Quick Q&A: Jon Lehrer

January 11, 2010

Jon Lehrer started a new adventure in Buffalo, NY, in July 2007. LehrerDance made an exciting showing in Chicago last November (see the reviews online at dancemagazine.com/reviews). Last month the company made its official debut at his soon to be home at The Center for the Arts at the University at Buffalo. Lehrer toured with the Erick Hawkins Dance Company and John Passafiume Dancers before joining Giordano Jazz Dance Chicago, where he rose to the level of associate director. He visited with Buffalo native Nancy Wozny to catch her up on this next chapter in his dance life.

What are the basic concepts of your technique?

There are three: circularity, three-dimensionality, and momentum. Everything is a circle; there is no such thing as a straight line on our bodies. We are made up of curves, arcs, and circles. We move three-dimensionally; we use our backs all the time to accomplish this. I tell the dancers, “Show me your back, forget your front, it will take care of itself.” Especially when facing the audience, the back must shine through. We use momentum to propel us, no muscles, all physics. You get one force in the rehearsal, all the rest is momentum, and you just need to ride the wave.

You are not big on labels, especially the jazz label. Why?

I want LehrerDance to be self-defining. I don’t want preconceived notions of what we do. Because of my background in modern and jazz I will use whatever idiom suits the particular piece I am creating.

How do influences from Hawkins and Giordano play out in your work?

The circle theory comes from Hawkins’ ideas. From Giordano I got a real sense of accessibility in choreography. I always give the Giordanos (Nan Giordano specifically) the credit for cultivating me as a choreographer, teacher, and dancer. I like to use the approach of Hawkins in our movement combined with the excitement and athleticism of the Giordano style.

How did you know it was the right time to start your own company?

After 10 years with Giordano I felt I had cultivated my craft as a choreographer enough to take the next step. I always knew I wanted my own company with all my choreography. But I knew I needed to hone my skills and find my voice before I jumped into it. Being the associate director at Giordano, I learned a lot about the business side.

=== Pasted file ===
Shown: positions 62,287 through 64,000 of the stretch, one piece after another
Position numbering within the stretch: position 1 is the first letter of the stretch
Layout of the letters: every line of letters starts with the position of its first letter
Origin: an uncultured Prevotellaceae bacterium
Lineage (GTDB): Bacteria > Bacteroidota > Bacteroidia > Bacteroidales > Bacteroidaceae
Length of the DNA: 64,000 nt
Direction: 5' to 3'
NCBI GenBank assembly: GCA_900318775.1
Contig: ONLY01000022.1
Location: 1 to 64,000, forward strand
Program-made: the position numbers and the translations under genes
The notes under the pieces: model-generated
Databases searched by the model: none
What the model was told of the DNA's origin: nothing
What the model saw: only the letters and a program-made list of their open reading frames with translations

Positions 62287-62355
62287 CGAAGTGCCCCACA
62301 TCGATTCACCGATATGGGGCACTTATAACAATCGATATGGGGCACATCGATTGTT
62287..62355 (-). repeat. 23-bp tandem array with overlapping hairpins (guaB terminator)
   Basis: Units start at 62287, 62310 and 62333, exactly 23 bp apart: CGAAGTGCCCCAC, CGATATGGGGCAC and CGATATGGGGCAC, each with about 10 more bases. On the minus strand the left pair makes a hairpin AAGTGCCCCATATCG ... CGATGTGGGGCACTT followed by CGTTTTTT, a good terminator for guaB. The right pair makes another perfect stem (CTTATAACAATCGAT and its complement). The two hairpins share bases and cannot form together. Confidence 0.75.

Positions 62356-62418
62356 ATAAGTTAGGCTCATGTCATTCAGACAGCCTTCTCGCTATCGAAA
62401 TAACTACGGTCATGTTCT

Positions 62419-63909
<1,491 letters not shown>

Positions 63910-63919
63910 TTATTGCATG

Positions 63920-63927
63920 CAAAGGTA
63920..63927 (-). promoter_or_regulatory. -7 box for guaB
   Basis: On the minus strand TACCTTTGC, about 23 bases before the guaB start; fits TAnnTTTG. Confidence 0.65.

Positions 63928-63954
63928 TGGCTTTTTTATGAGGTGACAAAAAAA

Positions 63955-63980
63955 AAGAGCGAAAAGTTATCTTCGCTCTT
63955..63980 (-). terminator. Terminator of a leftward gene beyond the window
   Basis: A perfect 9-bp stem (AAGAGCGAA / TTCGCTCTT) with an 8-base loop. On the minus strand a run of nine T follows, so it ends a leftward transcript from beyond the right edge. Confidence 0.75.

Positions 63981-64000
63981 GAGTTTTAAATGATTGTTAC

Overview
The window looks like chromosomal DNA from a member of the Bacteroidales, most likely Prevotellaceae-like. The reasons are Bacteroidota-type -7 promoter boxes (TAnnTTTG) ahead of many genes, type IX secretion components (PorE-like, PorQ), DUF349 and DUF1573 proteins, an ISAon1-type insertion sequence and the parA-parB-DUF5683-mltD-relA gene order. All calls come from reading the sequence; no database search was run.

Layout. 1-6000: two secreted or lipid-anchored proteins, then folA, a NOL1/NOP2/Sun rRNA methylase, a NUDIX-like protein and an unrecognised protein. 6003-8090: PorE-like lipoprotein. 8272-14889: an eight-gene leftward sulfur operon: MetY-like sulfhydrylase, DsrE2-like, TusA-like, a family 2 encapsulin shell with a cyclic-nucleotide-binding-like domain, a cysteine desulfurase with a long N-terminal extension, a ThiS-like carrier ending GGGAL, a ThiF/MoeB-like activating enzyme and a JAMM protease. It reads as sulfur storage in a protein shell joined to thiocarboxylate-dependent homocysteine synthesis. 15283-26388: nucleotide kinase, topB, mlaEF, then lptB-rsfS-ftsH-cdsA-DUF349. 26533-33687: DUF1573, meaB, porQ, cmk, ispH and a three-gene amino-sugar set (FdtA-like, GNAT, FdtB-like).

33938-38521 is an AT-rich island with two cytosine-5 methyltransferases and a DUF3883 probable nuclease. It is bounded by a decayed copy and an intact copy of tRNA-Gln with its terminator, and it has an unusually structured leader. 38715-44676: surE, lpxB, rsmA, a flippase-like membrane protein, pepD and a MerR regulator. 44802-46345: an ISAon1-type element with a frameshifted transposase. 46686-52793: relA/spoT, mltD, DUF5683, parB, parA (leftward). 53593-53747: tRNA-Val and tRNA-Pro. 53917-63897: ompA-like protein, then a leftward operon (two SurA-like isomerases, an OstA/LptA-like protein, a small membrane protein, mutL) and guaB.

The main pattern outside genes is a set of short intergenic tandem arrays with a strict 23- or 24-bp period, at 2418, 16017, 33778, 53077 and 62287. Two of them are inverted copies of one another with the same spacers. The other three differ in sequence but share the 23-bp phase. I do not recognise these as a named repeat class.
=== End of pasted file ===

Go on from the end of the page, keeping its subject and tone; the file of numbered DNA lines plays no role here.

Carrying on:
Why locate in Buffalo?

That’s simple Business 101: supply and demand. Starting a company in a big city that has many companies is silly. Also, Buffalo trains great dancers and they all leave. I want to help make Buffalo a destination city for pros, not a departure city.

Talk about your relationship with the University at Buffalo.

It’s where I took my very first dance class. We hope to become the resident dance company. Currently, we offer company class to students there. My long-term goal is to incorporate the LehrerDance technique into the dance curriculum and institute an internship or training program for handpicked seniors so they can experience a professional working environment.

How do you balance touring with home turf performing?

They feed off each other. We tour a lot, especially for a company that just started last year. When we have our home seasons we will bring that experience to Buffalo. We want Buffalo to see us as their dance company; we proudly carry Buffalo with us everywhere we go, and we want Buffalo to be proud they have us as ambassadors.

What’s on your choreographic plate at the moment?

I am working on a rock opera, An American Siddhartha: The Way Within. A grand piece needs a grand name. I read Siddhartha three years ago and knew I had found a subject for a new piece. The story of a young person trying to find the truth in a world that often hides it is universal and timeless. It’s about finding peace from within, not from outside influences.

Why a rock opera?

I believe the style of rock opera fits the story. I discovered classic rock when I was 8. It’s awesome and works perfectly for modern dance.


Photo by KC Kratt, Courtesy
Dance Teacher